In the East, despite overriding talent, number one seed North Carolina appears to lack the “Je ne sais quoi” of a champion. They melted down late against Duke on February 17th, do not shoot that well, and often suffer defensive lapses.

No such problems with Michigan State. If the Final Four match-up between Carolina and MSU comes down to late-game execution, or to a battle of wits between UNC’s Roy Williams and Izzo, the smart money’s on the Spartans, where winning is a habit.

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Ben Simmons Is Very Interesting

January 14th, 2016 sendarama Posted in college basketball | No Comments »

His handle is so good he’s neither right-handed nor left-handed.

He was the pre-season player of the year, a pre-season first team All-American, and the projected number one pick in the 2016 NBA draft without having stepped on a college court, and he’s exceeded expectations.

He doesn’t dribble. He glides. He’s Fred Astaire in sneakers.

His passes are so accurate they come stamped with a return receipt.

Magic compares himself to him.

He leads his team in points, rebounds, shooting percentage, assists, steals, and blocked shots.

He was born and raised in Australia, where his Bronx-born dad played professional basketball and married an Australian woman with four kids. Playing for Montverde Academy in Florida beginning with his sophomore year, he led his team to three consecutive high school national championships and won the Morgan Wootten Award as the McDonald’s All-American who best exemplifies outstanding character, leadership, and academics.

At 6’10″, 245 lbs, with the wing span of a pterodactyl, the hops of a kangaroo, and superior ball-handling skills, he can take it to the hoop at any time.

“One of the best ever to play,” said Antawn Jamison of the 19 year old.

He rarely shoots the three ball… He doesn’t have to.

In fact, he doesn’t shoot very much at all – but when he does, it’s with near 60% accuracy and more than a dash of the spectacular.

He’s Ben Simmons of LSU, the most interesting basketball player in the world.

Outside of the recruiting trail, where he is legend, Simmons may also be one of the more well kept secrets in the world. Ben’s identity, let alone his excellence, is far from common knowledge among the sports fan public, which continues to be mesmerized with pro football. The NFL trumps interest in college basketball until after the Super Bowl. And that’s not about to change.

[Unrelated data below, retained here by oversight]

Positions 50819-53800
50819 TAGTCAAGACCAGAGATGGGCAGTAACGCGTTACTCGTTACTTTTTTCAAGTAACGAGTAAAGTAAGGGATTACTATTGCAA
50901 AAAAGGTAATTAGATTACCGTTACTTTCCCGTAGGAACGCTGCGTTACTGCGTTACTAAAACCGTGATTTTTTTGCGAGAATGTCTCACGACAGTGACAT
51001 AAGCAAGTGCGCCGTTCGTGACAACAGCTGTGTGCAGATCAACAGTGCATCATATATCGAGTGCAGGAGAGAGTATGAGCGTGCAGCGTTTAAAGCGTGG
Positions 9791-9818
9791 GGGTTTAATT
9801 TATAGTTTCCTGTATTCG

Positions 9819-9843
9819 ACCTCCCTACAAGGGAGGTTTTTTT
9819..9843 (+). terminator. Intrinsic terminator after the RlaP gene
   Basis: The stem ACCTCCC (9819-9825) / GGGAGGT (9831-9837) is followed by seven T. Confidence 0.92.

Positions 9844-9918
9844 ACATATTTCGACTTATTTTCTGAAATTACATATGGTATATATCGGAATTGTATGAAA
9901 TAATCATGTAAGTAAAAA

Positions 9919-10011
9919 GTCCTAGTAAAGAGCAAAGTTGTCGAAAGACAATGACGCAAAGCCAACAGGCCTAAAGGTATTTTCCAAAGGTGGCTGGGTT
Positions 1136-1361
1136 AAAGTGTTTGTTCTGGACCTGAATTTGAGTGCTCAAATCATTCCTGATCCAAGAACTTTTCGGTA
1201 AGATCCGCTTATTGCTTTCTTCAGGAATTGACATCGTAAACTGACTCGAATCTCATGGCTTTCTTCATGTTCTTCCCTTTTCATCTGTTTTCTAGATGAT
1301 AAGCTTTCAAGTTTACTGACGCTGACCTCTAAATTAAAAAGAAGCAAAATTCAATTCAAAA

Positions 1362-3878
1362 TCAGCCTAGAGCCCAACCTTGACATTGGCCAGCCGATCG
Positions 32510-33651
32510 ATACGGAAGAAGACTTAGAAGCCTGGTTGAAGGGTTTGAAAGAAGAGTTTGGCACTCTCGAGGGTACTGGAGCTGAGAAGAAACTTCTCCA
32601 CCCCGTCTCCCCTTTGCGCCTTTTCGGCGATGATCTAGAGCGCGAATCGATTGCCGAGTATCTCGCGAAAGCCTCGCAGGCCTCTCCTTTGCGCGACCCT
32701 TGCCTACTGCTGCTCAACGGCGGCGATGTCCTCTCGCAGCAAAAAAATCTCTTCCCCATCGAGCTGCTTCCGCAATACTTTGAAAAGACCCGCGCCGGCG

Despite a series of public relations disasters which would have crippled a mid-size country, the NFL is more popular than ever, and has expanded its reach by partnering with fantasy gambling sites Fan Duel and Draft Kings. Early this season, the sites advertised shamelessly during NFL games. When New York State’s attorney general instituted a court case to shut down Fan Duel and Draft Kings in New York, they wisely curbed back on the obnoxious advertising; but the league succeeded in introducing millions to legal gambling on football.

The mix of fantasy site gambling with the NFL’s intoxicating game action has produced an excitement package strong enough to withstand the fall-out from the bad stuff, which, if you’re counting, includes a) rampant player misconduct; b) Deflategate; c) the spate of concussion lawsuits; d) steroid allegations; e) inconsistent rule interpretations which cloud our understanding of catches, fumbles, and touchdowns; f) too many penalties; g) the Redskin logo uproar; and h) the latest slap in the face, the Rams’ relocation from St.Louis to LA, which was characterized by Michael Powell of the New York Times as “a move consistent with the league’s tear-’em-up, toss-’em-out ethos.”

Two years of uninterrupted bad acts by the league and its players should have undermined the public’s confidence in the game. But revenues and ratings and fan interest have suffered not a lick from the league’s blunders and bad press. Deflategate?… Who cares? Peyton Manning on steroids? … The purveyor of the story, Al Jazeera, left town. A playoff run quickly extinguished the Redskins logo issue. Nothing stands in the way of the NFL. It’s bigger than US Steel.

Ben Simmons Finishes

But if ever there was a college basketball game, and a player, to break through the NFL haze prior to the Super Bowl, the game was the 3-overtime thriller between no.1 Kansas and no.2 Oklahoma on January 4th; and the player is Simmons, who has displayed his full portfolio of skills in leading the Bayou Bengals to a 3-1 start in the SEC, including last week’s decisive triumph over Kentucky and a home win over tough Ole Miss last night.

Kansas-Oklahoma had a lot of hype going in. Not only was it the first regular season meeting between a No 1 and No 2 team in the same conference since 2007 (Ohio St-Michigan), but the teams were reversed in the two major polls. The AP voted Kansas No. 1, Oklahoma No. 2; the Coaches Poll placed Oklahoma in the top rung and Kansas second. The conflict was understandable. The game could not have been more even.

After both teams had blown opportunities to win in regulation and both overtimes, Kansas survived 109-106. “We beat a team that could win a national championship,” Kansas coach Bill Self said. Oklahoma nearly did the same thing.